03 December 2008

When Money Isn't the Most Important Thing

After Charge Conference last night I needed the morning off - so I took it. When I got back to the office and began to sort through a stack of mail and file through a bunch of emails, one email in particular caught my attention.

It was from my Music Director and it was a link to this story about personal accounting and asking the question: "Who's in charge of my future: my God or my money?"

The author, Shannon Vowell, made some very thought-provoking statements and I wanted to share my thoughts on some of them here.

Are we depending on our money to give us our sense of safety or are we keeping our eyes on Christ? In today’s financial climate, do we instinctively hold so tightly to whatever assets we’ve got left that we assure we cannot take hold of the outstretched hands of Jesus?

In light of the conversations around money last night I wonder if this is a question that more people need to wrestle to the ground before speaking about how much they trust God. If we depend on our money to be our security for the future, then I believe we have missed the point of faith altogether. If we fail to trust God with our future in the midst of economic uncertainties, when will we trust God? If we hold tight to that which we can see and bypass that which we cannot, are we not then idolizing money and ignoring God? Indeed, there is no room for Jesus' hands when we are tightly grasping our net worth instead of our Great Provider.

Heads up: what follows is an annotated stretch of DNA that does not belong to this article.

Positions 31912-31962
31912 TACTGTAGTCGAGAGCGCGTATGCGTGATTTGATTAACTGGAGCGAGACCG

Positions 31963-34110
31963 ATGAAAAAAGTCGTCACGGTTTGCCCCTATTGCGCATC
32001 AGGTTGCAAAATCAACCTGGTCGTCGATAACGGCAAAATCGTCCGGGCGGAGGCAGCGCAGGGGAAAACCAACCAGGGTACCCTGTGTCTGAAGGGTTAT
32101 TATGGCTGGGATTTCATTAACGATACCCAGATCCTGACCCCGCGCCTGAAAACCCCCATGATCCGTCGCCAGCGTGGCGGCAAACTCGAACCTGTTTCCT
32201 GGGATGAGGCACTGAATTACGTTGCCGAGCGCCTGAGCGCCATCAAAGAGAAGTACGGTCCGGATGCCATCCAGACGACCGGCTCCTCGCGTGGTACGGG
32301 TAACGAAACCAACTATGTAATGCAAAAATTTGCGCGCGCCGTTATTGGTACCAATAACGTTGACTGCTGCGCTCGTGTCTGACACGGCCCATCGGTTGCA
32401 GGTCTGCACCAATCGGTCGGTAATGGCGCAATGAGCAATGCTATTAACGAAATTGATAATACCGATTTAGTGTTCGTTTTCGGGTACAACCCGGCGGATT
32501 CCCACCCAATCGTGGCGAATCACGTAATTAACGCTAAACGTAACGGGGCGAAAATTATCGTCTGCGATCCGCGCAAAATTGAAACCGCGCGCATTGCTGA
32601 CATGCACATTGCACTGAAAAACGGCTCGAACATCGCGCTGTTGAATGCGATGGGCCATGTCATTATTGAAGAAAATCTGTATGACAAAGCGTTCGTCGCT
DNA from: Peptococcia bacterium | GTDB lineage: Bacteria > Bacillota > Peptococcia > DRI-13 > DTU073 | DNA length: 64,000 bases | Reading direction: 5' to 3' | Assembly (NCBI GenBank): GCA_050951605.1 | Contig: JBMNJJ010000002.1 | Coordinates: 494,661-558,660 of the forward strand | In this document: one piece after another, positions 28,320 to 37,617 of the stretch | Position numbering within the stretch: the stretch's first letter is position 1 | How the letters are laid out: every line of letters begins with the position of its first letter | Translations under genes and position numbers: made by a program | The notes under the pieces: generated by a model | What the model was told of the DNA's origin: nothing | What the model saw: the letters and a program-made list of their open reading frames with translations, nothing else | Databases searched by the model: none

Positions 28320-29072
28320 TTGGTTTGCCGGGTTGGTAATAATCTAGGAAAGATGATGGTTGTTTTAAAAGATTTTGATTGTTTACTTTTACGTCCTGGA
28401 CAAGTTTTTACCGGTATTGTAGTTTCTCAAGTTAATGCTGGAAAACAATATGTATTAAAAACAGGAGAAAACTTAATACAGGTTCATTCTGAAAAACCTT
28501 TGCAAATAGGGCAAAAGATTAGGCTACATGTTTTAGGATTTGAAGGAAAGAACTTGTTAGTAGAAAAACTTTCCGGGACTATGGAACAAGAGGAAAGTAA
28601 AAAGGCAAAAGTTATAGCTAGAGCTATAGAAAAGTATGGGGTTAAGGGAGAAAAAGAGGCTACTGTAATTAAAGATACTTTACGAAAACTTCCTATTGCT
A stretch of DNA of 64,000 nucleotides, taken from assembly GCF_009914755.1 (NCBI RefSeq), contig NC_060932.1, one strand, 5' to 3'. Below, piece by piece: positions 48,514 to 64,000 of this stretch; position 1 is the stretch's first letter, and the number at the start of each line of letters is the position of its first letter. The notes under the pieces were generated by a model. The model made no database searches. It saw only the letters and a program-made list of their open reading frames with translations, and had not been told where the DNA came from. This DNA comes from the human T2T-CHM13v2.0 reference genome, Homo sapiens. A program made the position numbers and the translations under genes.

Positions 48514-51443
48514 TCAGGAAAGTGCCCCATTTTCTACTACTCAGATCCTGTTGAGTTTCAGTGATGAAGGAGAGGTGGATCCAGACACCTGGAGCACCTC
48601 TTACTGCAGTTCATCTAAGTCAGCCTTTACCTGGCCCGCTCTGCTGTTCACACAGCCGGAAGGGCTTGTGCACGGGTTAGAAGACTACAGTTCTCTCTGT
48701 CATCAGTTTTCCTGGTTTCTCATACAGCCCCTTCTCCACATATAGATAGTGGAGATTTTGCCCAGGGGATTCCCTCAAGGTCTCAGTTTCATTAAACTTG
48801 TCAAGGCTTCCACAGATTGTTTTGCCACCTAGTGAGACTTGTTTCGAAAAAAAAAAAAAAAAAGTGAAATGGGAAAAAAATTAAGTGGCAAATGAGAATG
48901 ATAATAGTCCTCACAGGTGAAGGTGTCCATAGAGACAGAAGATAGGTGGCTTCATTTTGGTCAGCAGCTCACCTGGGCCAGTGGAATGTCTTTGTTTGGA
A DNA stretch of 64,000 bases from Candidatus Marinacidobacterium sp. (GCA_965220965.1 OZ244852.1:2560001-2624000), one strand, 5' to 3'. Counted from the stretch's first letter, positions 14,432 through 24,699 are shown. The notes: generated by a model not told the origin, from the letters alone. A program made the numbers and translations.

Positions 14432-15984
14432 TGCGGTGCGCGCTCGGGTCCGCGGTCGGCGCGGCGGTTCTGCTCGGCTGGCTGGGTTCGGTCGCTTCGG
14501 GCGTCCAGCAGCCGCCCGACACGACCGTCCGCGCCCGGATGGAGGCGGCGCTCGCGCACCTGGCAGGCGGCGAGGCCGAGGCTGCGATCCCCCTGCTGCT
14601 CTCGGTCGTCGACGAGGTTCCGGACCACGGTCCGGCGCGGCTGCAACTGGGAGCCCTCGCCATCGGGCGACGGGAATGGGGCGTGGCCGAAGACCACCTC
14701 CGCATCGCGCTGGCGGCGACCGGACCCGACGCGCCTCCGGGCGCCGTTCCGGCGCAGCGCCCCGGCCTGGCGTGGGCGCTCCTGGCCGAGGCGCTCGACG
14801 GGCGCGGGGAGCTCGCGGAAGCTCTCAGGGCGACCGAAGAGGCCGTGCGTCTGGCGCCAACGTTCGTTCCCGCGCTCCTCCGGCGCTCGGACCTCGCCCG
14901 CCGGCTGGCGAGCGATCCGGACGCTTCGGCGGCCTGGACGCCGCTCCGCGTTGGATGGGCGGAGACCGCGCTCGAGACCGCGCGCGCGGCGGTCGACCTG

Jesus’ words to the rich young ruler [in Luke 18:22-25] suggest that for Christians, the real issue isn’t money even when it’s money that we’re talking about. The real issue is faith and focus.

When the church budget is tabulated, the members of the Finance Committee are responsible for making sure there is a way to fund that budget - either through tithes and offerings, rentals and fees, or non-donor sources - so the tendency is to begin to think about dollars and cents instead of ministry and mission. When it comes down to the bottom line, there needs to be money to fund ministries in the church, but the money is not really the crucial issue. I believe that when the God-appointed leaders of a church search God's wisdom for the direction of the church and compellingly cast that vision to the whole congregation, then the resources will follow. I believe that when God's people get on board with what God is doing in a local church, the blessings are endless and the money shows up in buckets.


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